A medical student who thinks he wants a career in academic surgery asks, “You were deep into academic medicine and walked away from chairman, program director, etc. Why?"
[Background: For over 23 years, I
was a full time surgical chairman and residency program director in
three different community hospitals affiliated with medical schools.]
question. For many years I had always said something like, “No matter
what crisis happens with the residents or the chairman’s job, it pales
in comparison to having a patient with a complication.” In other words,
non-clinical problems were annoying but manageable.
Then one day
I realized that was no longer so. Patients with complications still
caused me many sleepless nights and that hadn’t changed. What had
changed was that resident issues and administrative hassles finally
The rules set by the accrediting bodies, the
ACGME and the Residency Review Committee [RRC] for Surgery, had always
been difficult to comply with, especially for a small program. They
became more onerous every year or two until it reached the point where I
can’t imagine how anyone can stand it. Residents can complain to the
RRC anonymously and no matter how factually you refute the complaint,
the RRC always believes the disgruntled resident. Add in the work hours
rules and the lack of motivation of some of today’s med school graduates
and I had had enough.
The position of surgical chairman in a
community teaching hospital is like that of a football referee. At any
given time, half your constituency is not happy with you. The
administration pays your salary and expects you to spout the party line.
But you need your attending surgeons to treat the residents well and
support the program. Many times you have to make decisions that are
guaranteed to alienate many people.
A lot of energy was spent
investigating complaints. Families were unhappy with the residents;
attending surgeons were unhappy with the residents and conversely;
nurses were unhappy with the residents and/or the attendings; someone
was rude to someone else; someone shouted; someone cried and on and on.
the site visits. Drop everything; the state is here to investigate a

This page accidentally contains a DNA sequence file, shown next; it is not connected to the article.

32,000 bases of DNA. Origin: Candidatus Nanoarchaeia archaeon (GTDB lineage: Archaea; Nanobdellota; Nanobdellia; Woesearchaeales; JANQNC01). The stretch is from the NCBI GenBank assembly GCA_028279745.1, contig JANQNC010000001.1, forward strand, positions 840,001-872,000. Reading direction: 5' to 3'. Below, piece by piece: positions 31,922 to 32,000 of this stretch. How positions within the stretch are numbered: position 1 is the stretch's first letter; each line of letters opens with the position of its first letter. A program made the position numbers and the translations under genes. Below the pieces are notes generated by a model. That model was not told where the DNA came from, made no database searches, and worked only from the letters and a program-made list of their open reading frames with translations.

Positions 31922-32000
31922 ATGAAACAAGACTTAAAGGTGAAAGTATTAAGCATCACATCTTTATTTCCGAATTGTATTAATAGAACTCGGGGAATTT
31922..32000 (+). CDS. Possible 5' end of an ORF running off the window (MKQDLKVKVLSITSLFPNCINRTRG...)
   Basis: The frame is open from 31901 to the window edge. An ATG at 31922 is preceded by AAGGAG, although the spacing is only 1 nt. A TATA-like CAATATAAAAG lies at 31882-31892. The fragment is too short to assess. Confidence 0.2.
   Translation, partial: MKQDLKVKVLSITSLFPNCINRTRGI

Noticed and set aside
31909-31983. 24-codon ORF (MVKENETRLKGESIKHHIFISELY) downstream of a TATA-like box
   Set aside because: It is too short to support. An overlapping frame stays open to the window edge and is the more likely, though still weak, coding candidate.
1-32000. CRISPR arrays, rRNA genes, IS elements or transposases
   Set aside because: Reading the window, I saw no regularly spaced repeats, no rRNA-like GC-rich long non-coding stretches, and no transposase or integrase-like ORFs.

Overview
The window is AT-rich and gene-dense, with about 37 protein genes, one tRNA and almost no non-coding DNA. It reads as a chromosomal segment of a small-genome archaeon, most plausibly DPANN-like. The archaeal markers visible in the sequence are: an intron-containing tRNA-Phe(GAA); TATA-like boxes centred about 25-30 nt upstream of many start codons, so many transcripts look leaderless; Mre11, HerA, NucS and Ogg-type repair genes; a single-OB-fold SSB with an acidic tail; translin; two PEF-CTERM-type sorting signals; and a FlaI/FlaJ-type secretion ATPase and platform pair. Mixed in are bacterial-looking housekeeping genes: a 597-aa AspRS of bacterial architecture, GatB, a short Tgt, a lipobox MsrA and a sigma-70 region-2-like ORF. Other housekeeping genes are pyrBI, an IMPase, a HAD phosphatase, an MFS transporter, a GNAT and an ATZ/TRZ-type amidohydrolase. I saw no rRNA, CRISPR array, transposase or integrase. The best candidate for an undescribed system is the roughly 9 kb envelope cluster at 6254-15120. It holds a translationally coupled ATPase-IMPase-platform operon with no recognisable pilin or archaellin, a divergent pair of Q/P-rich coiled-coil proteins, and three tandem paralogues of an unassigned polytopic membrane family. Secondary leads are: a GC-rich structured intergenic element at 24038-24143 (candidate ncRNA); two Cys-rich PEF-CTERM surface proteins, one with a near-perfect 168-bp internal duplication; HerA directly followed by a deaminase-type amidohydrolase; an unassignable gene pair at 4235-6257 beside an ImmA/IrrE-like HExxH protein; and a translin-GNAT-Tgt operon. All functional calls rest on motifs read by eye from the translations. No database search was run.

case or the state is here to interview the residents about their work
hours. The Joint Commission is coming in six months. We need to meet
twice a week to make up for all the unnecessary but JC-mandated stuff we
haven’t been doing for the last two-and-a half years. Countless hours
were spent buffing up the paperwork for an RRC site visit. I think
that’s where I learned creative writing.
And the meetings. Risk
management meetings could last three hours during which time you would
have the opportunity to try to explain why a surgical complication
occurred to a room full of non-surgeon MDs and non-physician
administrators. We used to deal with this sort of thing quite
effectively at morbidity and mortality conference.
were the committees. At one of my former hospitals I was either chairman
or a member of the following committees: Pharmacy, Critical Care,
Infection, Medical Executive, Operating Room, Surgical Performance
Improvement, Strategic Planning Work Group, Product Evaluation, Library,
Clinical Leadership Group, Cancer, Trauma, Budget, Graduate Medical
Education, and Risk Management. I’ll save you the trouble. That’s 15
For a long time, I enjoyed being a residency program
director. I am proud of the more than 50 chief residents I helped
train. I view them as my legacy. I regret that running a program and
teaching residents stopped being fun a few years ago. I also liked being
a chairman until medicine took a turn toward the dark side.
I could go on but this post would reach 20,000 words.
So my young friend, think long and hard about that decision to become an academic chair.